Really? Or is Ms. Gabriel simply Wisconsin Senator Joseph McCarthy in a dress? McCarthy was the man (eventually censured by the Senate) who told us of the non-existent infiltration of the government by Communists back in 1950:

The State Department is infested with communists. I have here in my hand a list of 205—a list of names that were made known to the Secretary of State as being members of the Communist Party and who nevertheless are still working and shaping policy in the State Department.

Joseph McCarthy.jpg

McCarthy never came up with hard evidence for his claim and sometimes changed the number of alleged traitors in government. Nor has Gabriel offered such evidence for her accusations.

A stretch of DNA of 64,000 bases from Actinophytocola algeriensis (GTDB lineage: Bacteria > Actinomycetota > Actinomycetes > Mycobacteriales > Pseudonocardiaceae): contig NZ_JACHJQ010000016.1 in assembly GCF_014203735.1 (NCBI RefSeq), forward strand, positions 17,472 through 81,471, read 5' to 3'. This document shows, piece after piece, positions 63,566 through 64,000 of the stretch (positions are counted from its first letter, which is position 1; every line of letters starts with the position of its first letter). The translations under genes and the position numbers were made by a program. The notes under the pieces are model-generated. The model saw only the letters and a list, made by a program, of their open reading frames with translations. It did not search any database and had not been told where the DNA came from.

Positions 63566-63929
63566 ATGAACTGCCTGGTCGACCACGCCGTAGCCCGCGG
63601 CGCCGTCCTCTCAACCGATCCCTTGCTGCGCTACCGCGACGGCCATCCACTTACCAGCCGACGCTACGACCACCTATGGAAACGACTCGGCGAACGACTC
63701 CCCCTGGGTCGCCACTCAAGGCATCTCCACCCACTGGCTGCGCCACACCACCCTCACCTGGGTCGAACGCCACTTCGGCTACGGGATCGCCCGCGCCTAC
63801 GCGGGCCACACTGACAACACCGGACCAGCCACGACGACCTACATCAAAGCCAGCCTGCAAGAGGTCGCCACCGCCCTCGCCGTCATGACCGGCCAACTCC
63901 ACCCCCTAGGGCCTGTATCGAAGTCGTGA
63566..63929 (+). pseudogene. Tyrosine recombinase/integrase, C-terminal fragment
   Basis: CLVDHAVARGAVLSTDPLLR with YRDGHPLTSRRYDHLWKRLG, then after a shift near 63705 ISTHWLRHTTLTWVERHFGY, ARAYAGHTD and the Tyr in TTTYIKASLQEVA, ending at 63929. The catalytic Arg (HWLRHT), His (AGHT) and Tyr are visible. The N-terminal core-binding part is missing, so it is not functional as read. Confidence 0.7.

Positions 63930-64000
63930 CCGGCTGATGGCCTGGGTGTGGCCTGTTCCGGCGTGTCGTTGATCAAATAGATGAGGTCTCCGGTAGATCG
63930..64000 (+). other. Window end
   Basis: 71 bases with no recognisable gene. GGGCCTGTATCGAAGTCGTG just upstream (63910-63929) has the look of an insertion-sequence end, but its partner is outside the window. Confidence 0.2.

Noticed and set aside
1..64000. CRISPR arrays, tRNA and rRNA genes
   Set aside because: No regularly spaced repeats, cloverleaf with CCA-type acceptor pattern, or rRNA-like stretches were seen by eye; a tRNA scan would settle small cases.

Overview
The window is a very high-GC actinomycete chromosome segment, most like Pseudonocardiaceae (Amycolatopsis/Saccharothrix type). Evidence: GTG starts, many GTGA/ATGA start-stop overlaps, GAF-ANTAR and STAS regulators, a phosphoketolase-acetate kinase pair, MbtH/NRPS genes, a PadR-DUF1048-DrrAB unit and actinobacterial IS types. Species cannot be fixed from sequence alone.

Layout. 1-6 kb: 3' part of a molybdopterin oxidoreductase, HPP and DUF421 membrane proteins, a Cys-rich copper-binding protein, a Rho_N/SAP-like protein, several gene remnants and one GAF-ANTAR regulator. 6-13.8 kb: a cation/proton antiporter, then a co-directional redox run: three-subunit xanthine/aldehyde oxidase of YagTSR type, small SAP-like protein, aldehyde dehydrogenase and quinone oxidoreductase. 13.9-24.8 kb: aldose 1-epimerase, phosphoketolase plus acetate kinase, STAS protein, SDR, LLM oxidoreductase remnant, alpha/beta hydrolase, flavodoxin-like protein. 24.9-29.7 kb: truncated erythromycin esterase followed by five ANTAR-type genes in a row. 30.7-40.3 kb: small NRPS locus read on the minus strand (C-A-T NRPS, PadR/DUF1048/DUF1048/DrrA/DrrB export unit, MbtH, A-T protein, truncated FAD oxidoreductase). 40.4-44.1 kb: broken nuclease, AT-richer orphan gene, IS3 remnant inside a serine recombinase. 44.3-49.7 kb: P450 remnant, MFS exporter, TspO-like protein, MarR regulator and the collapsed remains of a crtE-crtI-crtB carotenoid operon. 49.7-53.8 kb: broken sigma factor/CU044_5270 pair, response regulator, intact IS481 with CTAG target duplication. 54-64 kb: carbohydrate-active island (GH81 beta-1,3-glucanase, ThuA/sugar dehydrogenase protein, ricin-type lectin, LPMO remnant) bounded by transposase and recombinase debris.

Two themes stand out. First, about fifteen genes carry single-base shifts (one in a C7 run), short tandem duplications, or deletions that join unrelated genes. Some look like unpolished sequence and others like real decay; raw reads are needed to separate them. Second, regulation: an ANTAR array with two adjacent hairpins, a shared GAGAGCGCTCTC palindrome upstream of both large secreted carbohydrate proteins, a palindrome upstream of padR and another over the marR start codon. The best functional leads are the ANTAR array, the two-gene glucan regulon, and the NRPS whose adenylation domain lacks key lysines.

When will Ms. Gabriel mention that the independent research group Triangle Center on Terrorism and Homeland Security, affiliated with the University of North Carolina, Duke University, and RTI International reports something rather different? It indicates that Muslims provided tips that helped thwart 48 of the 120 U.S. terror attacks planned by their co-religionists since 9/11/2001 .

Long story short: beware of angry people. Their anger just might be turned in your direction. Today, perhaps, they are your friend. But tomorrow?

Beware of those rabble-rousers who stir up the discontented. Enough of them can be found on cable TV, talk radio, and on the Internet. They aren’t your friends either.

Be careful of those who only occasionally see more than one side to any story; and the only side they tend to see is their own.